Characteristics of patients with juvenile idiopathic arthritis (JIA)


Etanercept was given subcutaneously at a dose of 0.4 mg/kg body weight twice a week as recommended. In the boy with systemic arthritis, the dose was increased to 1 mg/kg. All except this boy were discharged after the first injections. The number of swollen and tender joints and the duration of morning stiffness were recorded monthly. Routine laboratory variables—erythrocyte sedimentation rate (ESR), serum levels of C reactive protein (CRP) and IL6 (enzyme linked immunosorbent assay (ELISA); Immulite; Biermann, Bad Nauheim, Germany)—were monitored.


Long term treatment with sulfasalazine was terminated in five children before etanercept was instituted. Weekly oral methotrexate, non-steroidal drugs, and stable low dose corticosteroids (7.5 mg/day in the boy with systemic JIA) were continued.


This was performed using SPSS software (SPSS Inc, Chicago, Illinois, USA). Changes in outcome parameters were analysed by non-parametric testing (Mann-Whitney U test).


In six patients, treatment was performed for at least 24 weeks. Patient 7, a boy with systemic arthritis, continued to show spiking fever, malaise, weakness, arthritis of both wrists, polyarticular joint pain, and a rheumatoid rash despite treatment with etanercept. Therefore the dose was increased to 25 mg (1 mg/kg body weight) for eight weeks without any clinical improvement. There was also no improvement in the laboratory variables (ESR, 58 and 90 mm/h; CRP, 103 and 75 mg/l; IL6 133 and 1278 pg/ml; before and at the end of treatment). Therefore etanercept was discontinued and corticosteroids were increased to 1.5 mg/kg body weight.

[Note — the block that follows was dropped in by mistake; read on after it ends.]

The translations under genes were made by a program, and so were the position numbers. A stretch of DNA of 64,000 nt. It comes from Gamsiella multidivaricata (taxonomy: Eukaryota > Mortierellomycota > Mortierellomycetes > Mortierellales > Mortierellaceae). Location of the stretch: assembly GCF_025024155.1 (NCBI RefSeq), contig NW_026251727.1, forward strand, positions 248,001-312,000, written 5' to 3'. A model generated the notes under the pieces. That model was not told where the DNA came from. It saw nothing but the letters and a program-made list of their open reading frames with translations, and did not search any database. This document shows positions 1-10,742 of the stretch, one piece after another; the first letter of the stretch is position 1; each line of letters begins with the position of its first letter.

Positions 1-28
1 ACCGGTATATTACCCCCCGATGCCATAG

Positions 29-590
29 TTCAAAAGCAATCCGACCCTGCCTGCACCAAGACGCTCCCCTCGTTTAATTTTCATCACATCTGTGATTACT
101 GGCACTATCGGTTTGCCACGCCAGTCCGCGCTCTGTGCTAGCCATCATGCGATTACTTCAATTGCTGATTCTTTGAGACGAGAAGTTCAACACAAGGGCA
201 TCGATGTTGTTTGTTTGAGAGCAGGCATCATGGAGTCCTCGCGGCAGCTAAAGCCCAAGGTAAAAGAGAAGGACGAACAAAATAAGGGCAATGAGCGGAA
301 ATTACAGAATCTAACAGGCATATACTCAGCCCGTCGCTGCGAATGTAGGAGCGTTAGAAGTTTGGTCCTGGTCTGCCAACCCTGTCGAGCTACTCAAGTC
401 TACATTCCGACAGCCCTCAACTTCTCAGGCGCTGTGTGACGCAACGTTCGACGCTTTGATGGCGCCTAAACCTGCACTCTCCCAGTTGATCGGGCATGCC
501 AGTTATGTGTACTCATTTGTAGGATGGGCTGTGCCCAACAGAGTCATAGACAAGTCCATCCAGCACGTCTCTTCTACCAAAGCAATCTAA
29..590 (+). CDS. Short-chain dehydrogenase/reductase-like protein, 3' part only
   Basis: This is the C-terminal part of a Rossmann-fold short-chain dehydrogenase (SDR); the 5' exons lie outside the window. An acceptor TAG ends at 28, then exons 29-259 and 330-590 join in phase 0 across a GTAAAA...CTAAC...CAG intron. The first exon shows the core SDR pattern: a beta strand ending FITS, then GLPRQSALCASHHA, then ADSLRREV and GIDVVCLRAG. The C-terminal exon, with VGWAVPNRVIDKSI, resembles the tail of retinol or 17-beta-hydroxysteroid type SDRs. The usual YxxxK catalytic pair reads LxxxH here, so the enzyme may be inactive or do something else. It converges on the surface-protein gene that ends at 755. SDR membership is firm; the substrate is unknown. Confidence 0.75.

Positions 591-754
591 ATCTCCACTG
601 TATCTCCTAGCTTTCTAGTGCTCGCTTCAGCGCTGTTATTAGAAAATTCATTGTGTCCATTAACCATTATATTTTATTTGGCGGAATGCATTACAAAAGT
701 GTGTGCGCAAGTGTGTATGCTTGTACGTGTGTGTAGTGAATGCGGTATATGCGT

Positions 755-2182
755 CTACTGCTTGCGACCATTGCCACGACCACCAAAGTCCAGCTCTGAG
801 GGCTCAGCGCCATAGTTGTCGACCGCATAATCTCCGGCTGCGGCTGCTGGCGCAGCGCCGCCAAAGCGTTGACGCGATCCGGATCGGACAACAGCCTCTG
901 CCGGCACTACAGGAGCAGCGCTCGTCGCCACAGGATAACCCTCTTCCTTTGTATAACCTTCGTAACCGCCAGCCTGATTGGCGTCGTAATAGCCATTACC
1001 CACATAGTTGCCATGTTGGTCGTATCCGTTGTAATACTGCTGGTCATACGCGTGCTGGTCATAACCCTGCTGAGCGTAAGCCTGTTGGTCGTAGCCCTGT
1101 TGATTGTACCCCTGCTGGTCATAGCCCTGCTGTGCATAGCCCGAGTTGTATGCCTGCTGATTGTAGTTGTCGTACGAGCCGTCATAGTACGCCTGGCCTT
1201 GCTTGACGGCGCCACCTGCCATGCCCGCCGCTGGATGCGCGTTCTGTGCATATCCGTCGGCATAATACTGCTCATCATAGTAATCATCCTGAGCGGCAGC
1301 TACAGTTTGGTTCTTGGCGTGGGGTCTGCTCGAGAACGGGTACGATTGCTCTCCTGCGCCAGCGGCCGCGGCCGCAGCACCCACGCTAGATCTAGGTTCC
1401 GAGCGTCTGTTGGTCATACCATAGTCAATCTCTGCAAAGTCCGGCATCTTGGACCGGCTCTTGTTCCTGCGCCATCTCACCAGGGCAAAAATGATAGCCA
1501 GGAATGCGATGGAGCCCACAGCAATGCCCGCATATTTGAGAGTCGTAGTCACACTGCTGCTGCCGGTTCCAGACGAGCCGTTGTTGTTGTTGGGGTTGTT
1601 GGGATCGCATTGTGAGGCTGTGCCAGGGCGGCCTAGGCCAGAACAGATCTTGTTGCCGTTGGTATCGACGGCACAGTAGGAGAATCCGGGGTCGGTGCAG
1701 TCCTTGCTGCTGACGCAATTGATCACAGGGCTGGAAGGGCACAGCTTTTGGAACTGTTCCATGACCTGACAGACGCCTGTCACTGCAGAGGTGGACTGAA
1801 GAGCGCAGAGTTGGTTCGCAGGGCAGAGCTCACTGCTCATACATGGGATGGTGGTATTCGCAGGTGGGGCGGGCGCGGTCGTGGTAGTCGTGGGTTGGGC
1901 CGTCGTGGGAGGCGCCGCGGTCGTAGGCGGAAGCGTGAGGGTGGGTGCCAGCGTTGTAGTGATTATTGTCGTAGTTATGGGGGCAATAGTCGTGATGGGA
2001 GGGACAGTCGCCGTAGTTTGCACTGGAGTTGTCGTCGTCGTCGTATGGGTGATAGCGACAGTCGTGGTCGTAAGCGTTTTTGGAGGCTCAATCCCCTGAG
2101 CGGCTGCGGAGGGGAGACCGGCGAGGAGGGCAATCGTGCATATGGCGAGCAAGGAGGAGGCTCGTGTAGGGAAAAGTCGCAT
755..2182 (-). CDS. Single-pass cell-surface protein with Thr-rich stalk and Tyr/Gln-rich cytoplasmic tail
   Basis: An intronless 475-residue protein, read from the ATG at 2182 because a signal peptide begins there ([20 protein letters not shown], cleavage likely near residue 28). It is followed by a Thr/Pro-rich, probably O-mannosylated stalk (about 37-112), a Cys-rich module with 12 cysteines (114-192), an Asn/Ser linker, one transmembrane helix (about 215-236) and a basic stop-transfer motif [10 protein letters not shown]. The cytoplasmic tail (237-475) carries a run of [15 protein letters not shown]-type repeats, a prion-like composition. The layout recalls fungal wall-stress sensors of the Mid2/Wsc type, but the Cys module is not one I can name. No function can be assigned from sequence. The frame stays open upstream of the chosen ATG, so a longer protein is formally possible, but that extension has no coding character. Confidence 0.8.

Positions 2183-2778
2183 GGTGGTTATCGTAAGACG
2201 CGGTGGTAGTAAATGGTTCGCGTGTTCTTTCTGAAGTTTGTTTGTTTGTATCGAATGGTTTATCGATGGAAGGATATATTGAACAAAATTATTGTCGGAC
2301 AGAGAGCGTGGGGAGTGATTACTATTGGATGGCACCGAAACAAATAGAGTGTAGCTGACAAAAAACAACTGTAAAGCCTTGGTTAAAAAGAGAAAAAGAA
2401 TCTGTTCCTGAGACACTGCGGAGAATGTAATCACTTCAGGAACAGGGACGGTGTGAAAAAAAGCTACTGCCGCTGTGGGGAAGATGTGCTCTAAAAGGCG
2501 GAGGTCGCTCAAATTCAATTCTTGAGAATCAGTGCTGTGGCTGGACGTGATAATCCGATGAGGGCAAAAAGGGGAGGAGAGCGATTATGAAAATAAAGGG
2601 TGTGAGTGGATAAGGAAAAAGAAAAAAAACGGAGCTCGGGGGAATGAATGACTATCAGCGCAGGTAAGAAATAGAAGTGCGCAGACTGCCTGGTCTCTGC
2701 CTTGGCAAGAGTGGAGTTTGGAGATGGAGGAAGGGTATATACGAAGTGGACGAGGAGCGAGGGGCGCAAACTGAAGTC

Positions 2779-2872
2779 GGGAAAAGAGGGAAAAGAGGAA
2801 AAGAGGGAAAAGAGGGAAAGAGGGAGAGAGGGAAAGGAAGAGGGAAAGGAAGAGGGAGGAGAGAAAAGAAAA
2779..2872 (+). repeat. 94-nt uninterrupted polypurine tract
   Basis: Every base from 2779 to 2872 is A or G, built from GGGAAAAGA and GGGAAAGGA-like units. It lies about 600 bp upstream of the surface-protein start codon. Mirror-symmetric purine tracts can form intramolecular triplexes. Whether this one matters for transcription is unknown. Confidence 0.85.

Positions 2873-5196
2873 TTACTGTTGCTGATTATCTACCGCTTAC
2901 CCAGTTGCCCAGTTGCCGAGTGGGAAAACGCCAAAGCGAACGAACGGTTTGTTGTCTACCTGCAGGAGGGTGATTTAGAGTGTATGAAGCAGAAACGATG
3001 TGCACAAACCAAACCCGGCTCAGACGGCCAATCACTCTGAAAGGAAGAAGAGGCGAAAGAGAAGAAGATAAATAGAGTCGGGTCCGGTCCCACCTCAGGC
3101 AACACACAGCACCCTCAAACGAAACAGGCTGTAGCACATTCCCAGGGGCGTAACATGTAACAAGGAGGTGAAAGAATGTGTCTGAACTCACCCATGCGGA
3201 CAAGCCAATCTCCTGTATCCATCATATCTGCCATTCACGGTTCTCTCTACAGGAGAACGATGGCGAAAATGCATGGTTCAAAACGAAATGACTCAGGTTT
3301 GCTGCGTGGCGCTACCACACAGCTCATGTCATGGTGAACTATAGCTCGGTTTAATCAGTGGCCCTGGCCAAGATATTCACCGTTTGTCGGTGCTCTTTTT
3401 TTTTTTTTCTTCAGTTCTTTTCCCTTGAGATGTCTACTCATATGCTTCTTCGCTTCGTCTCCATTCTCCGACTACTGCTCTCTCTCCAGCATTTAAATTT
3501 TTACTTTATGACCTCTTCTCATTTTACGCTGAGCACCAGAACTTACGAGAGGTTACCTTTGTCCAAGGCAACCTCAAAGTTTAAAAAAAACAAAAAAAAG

In the remaining six patients, tender joint count decreased significantly (p<0.05 at week 1, months 1–6). In four children tenderness in the joints disappeared completely, whereas in the remaining two, the tender joint count decreased from eight to one and from 17 to four. In all children, morning stiffness had disappeared completely at the end of the first week. The number of swollen joints significantly regressed in all children with polyarticular disease (fig1; p<0.05 at months 2, 4, 6; p=0.08 at month 3; p=0.06 at month 5). In three of five children with polyarticular arthritis, complete remission was evident after one to two months of treatment. In the remaining two, joints remained swollen but without pain. All children were able to resume physical treatment. In two children, corticosteroids could be withdrawn, and they were tapered off in three children.

Figure 1

Clinical outcome parameters. (A) The tender joint count and (B) the number of swollen joints decreased significantly (p<0.05, indicated by asterisks). Morning stiffness disappeared in all children after one week of treatment (data not shown).

Patient 1 presented with highly active arthritis of both knee joints with a flexion contracture of 30° refractory to intensified physiotherapy and several intra-articular injections of triamcinolone. On etanercept treatment, his symptoms disappeared and he gained full joint function during the first month of treatment. Joint swelling regressed considerably, but effusions persisted for up to eight months by which time they had completely disappeared in the right knee. Of interest, at months 6 and 7, his left knee required arthrocentesis because of a pronounced effusion, although pain, inflammation, and morning stiffness were absent.

Figure 2 gives the laboratory results. Before treatment, all children had elevated ESR, CRP, and IL6 levels except for patient 5, who presented with active joint disease despite a normal ESR. On treatment, the ESR decreased to normal levels (<10 mm/h) in four children after one month, and in five children after two, three, and four months respectively. At four months, one child showed a transient increase in ESR to 60 mm/h without any clinical signs of a disease flare. CRP levels persistently showed considerable decreases after one or two injections only, reaching almost normal levels (below 10 mg/l) after one month in five children and after two months in the remainder. IL6 levels were considerable elevated in three cases (50 ng/l to 140 ng/l) and moderately elevated in the other three. IL6 levels normalised after one to two injections (<10 ng/l; data not shown).